This site uses cookies to improve your experience and to provide services and advertising. By continuing to browse, you agree to the use of cookies described in our Cookies Policy. You may change your settings at any time but this may impact on the functionality of the site. To learn more see our Cookies Policy.
Dublin: 7 °C Saturday 22 February, 2020

Look after your eggs – how to improve your natural fertility

Several factors can make trying for a baby especially challenging for women over 35, but there are ways to improve your chances of conceiving.

Declan Keane

AS WE CELEBRATE Easter this weekend, it is the perfect time to start thinking about the other important eggs in your life.

Last week, the HSE’s Perinatal Statistic Report revealed that in 2013, the average age of an Irish woman giving birth was 32.1 years, up from 30.8 in 2004.

Some 32% of these Irish women were aged 35 years or older, up from 24% a decade prior. And 20% of first births were to this same demographic, compared to 13% in 2004.

Natural fertility in women declines from the late 20s, and significantly from the mid to late 30s. As men age and often develop unhealthy habits, their sperm quality can deteriorate. These factors combined can make trying for a baby especially challenging for women over 35.

What could be working against you?

Before we take an in-depth look at how to naturally improve your chances of conception, it’s important to rule out the negatives that are categorically working against you.

Treat getting pregnant like you would any sort of improvement to your general health and wellbeing. The state of your reproductive organs are just as dependent as your heart, lungs or liver on what you do to your body. Indeed, being overweight or indeed obese reduces fertility, the latter greatly so. Stave off excess weight with a sensible diet, and embracing a structured regular exercise regime.

Smoking and over-enthusiastic alcohol consumption can drastically reduce a man’s sperm quality and quantity over the long term, and can lead to menstrual cycle irregularities in women, and damage egg quality. Recreational drug abuse is, of course, out of the question.

Untreated STIs can affect fertility in the long term too, sometimes permanently. While it might not necessarily be an easy subject to broach with your partner, it’s worth the both of you being honest about your sexual history. Often, a simple course of medication will clear up all but the most serious infections.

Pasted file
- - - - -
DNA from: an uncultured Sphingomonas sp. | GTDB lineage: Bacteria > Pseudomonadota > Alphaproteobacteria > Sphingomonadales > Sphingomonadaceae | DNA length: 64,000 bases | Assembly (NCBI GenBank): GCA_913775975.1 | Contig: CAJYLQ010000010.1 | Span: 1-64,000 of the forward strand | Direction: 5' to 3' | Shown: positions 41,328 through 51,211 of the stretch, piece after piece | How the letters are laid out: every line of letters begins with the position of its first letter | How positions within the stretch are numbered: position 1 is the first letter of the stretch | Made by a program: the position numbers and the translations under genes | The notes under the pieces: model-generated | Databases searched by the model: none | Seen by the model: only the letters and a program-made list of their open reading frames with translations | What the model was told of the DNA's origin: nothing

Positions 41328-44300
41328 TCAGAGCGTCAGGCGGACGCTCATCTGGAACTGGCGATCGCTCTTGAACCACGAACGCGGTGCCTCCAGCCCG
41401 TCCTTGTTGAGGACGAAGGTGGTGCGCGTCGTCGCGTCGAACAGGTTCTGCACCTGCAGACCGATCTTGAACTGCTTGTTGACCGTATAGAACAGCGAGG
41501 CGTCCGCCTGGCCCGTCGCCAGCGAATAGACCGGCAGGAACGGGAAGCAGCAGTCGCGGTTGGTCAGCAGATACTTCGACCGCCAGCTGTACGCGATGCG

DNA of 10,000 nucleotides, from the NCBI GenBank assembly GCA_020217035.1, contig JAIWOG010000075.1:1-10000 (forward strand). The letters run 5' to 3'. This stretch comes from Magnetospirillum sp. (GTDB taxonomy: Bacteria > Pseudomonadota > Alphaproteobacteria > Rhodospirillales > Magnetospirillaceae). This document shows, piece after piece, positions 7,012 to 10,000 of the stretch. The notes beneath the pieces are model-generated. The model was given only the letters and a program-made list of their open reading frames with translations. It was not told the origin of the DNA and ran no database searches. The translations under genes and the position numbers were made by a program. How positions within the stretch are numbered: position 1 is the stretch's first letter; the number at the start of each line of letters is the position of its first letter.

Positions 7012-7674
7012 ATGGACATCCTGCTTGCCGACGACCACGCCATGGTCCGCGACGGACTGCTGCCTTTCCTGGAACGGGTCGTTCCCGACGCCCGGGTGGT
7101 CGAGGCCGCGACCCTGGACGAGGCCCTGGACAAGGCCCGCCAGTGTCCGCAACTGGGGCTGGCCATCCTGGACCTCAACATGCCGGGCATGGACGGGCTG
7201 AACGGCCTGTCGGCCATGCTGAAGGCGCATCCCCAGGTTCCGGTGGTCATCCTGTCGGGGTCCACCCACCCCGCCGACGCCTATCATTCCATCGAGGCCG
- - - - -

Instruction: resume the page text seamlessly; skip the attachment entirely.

Improving your natural fertility potential

Many couples can resolve their problems by tackling these mainline health issues, thus improving their natural fertility potential.

Keeping track of your menstrual cycle is perhaps one of the best ways to increase your chances of conception. Because you can easily miscalculate the day of ovulation, when an egg is only viable for less than 24 hours, sex in the immediate run-up to ovulation is more likely to lead to conception. Remember that sperm can survive for a number days in the female reproductive tract.

There’s no real rule as to how often you should be having sex to beat improve your natural conception chances. Some couples try for a baby every day, others every second day. Twice a week at least is optimal.

Trying for a baby—especially when it really does become “trying”—can be immensely stressful for both man and woman, leading to stress, anxiety and even depression, which in turn lower your chances of success.

While it’s easier said than done, find ways to unwind and relax. Pursue your hobbies, enjoy the outdoors and if it suits you, try alternative therapies. Many people respond well to acupuncture, hypnotherapy and massage.

Try not to make it a chore!

The key thing to remember is that sex is fun, not a chore. If you treat your baby-making like a Herculean labour, you could be doing more harm than good by saddling pressure on both you and your partner.

Everyone is different, and factors or combinations of factors that work for others may not work for you. Thankfully, many troubles with conception can be dealt with naturally, through simple lifestyle adjustments. Others, however, are rooted in physiology and may require treatment like IVF.

Declan Keane is a Senior Clinical Embryologist and fertility expert at ReproMed fertility clinic, based in Dublin and Kilkenny.

  • Share on Facebook
  • Email this article

About the author:

Declan Keane

Read next: